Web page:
Archive for Iceworld

Review: Iceworld

Posted in 1953, 4:Stellar!, Review with tags , on December 28, 2008 by Aaron

I first read Hal Clement maybe eight or nine years ago. I was doing my IT degree at the time and was reading a lot. I was a member at the Lower Hutt Public Library and got most of my reading material from there. Actually, I have many good reading memories from that period. I read Mervyn Peake‘s Gormenghast trilogy for the first time, Gene Wolfe‘s Book of the Long Sun, an unusual book called All of an Instant by a Richard Garfinkle, a couple of books by Greg Egan (if you think Clement is hard SF, you should try that guy) and one of the books I read during this period was Clement’s Half Life.  I enjoyed the book immensely but unfortunately it was the only book of his in the library.  He kind of went on the back-burner for a while, but when I came to Korea, I picked up Heavy Planet and Noise.  Incidentally, I have a 1st BCE edition of Mission of Gravity.

Iceworld was a book of his that I’d been looking forward to reading for a while.  I discovered an excellent synopsis/review of the book in another blog, so I’ll link to that in a second.  I just want to give my two cents worth first.  Iceworld is noticibly more ‘immature’ compared to ‘Gravity’.  Almost like a contemporary Heinlein juvenile with the main human protaganists being a family and often told from the children’s perspective.  Wait, ‘immature’ might be a poor choice of word, I mean it feels like it is written with the younger reader in mind notwithstanding the hard science. Heinlein’s juveniles contain their fair share of hard science of course, but if I was reading this when I was 10 or 12 years old (as I was Heinlein) it would often be tough going and perhaps uninteresting.  Just on the science, there are several instances of technology and science that are obviously very out of touch with reality today.  A couple of examples that spring to mind are the mention of a slide rule and the notion that Mercury was tidally locked to the sun.  These things might bother some, but they don’t bother me at all.  I might talk about outdated science in classic SF in another post sometime.  The review of Iceworld is located here over at Variety SF.  It’s quite comprehensive and well worth reading though if you haven’t read Iceworld, a word of warning – it does contain spoilers.  Enjoy.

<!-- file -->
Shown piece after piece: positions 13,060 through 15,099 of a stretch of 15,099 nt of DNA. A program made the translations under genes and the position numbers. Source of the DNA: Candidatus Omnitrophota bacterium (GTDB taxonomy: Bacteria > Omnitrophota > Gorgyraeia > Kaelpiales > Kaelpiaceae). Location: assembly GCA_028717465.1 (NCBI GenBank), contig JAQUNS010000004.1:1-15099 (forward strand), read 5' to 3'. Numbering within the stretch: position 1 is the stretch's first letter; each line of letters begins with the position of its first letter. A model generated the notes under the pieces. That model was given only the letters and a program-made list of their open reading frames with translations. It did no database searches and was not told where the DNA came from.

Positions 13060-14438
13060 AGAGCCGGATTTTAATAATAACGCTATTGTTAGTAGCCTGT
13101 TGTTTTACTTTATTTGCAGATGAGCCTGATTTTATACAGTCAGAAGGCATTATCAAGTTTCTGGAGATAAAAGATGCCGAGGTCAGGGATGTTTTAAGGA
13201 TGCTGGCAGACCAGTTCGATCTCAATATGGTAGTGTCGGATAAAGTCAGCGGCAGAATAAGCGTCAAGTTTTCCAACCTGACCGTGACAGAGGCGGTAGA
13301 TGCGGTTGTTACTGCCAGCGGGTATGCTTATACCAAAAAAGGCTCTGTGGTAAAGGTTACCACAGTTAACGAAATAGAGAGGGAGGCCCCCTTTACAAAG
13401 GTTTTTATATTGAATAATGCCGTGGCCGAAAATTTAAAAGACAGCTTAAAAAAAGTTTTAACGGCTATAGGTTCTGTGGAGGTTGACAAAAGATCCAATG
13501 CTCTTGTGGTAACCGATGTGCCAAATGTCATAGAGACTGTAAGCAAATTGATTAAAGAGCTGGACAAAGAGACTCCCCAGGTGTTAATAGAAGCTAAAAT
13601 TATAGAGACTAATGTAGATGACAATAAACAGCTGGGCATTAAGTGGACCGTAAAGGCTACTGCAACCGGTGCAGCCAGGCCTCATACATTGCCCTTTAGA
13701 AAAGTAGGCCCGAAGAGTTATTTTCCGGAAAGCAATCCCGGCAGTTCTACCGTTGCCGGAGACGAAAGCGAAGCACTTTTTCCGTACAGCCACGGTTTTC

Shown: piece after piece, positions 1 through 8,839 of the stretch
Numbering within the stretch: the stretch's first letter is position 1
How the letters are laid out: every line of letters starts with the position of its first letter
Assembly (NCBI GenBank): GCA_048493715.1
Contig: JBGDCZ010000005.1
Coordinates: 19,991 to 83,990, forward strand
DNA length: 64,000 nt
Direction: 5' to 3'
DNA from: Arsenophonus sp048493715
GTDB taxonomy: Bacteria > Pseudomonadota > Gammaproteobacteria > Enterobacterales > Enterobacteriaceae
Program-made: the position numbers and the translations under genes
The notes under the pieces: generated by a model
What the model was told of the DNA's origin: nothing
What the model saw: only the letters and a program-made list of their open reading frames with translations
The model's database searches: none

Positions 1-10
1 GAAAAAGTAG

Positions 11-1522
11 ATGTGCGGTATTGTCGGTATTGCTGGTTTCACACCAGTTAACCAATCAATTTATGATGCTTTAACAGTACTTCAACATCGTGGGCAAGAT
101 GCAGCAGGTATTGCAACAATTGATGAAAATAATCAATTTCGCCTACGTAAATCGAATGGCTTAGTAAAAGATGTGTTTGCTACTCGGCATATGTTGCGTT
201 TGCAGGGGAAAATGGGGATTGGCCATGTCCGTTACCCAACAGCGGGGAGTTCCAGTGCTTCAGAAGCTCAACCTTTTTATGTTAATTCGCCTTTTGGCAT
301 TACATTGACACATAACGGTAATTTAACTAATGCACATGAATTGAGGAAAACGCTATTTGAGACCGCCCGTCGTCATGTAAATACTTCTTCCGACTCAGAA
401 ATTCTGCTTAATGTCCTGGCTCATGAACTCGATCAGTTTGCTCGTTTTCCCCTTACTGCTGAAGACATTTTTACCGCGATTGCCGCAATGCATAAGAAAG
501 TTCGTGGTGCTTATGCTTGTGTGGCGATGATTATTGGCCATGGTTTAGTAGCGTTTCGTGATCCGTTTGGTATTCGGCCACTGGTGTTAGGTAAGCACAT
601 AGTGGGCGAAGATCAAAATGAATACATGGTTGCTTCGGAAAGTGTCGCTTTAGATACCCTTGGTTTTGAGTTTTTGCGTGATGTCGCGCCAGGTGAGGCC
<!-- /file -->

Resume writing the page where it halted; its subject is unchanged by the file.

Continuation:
Close Up: Iceworld

Posted in 1953, Close Up with tags , , on December 24, 2008 by Aaron

closeupFirst book up is Iceworld by Hal Clement.  This is going to be a kind of photo-analysis of the book, documenting it’s condition.  I’m going to try to use a standard format that I can use over and over again for other books.  So I guess the format will be a sort of preamble outlining the price, circumstances of purchase and any other interesting bits of information, and then we’ll have a look at the pics.  I guess it’ll evolve over time.  Here we go…

This is the first Gnome Press publication I purchased, perhaps a couple of months ago now.  I got it (as I’ve gotten all the others so far) off eBay.  In the pics on eBay, I could see it wasn’t in the best of shape, but it was going for quite a low price so I picked it up.  When I received it I was a little disappointed.  It was Ex-Library, and that wasn’t mentioned in the item description.  I emailed the guy and pointed out to him that although I was pleased to receive it and I had got it at a reasonable price, he should in future mention that (significant) detail.  Anyway, the card pocket is still attached and a library transaction card is still in there.  The wrong one apparently as the serial on the card – 53204, doesn’t match the book – 5643979.  I wonder which book the card does belong to…  The book belonged to the Brooklyn Public Library, Kings Highway Branch – which, incidentally, closes for renovation in two days from the time of this post.  I wonder if this book was part of a pre-renovation clean-out…  Lets have a look at it.



Year: 1953
Paid: $22
Art: Ric Binkley
Quantity: 4000 copies
Binding: Jade boards with black writing on the spine, no writing or design on the front board.
GP Edition Notes: 1st edition so stated on the copyright page.
Comments: It’s not in good shape. The dust jacket is pasted to the boards and is well worn and chipped on all edges. The boards are likewise well worn on all edges. The book does sit nice and square and the spine is still in good shape. The text block shows some water staining and a couple of pencil marks internally.
Expand Upon:, Internet Speculative Fiction Database


This copy is special to me since it was my first Gnome Press acquisition.  I’ll need to get one in better condition sometime, but that’s for the indeterminate future.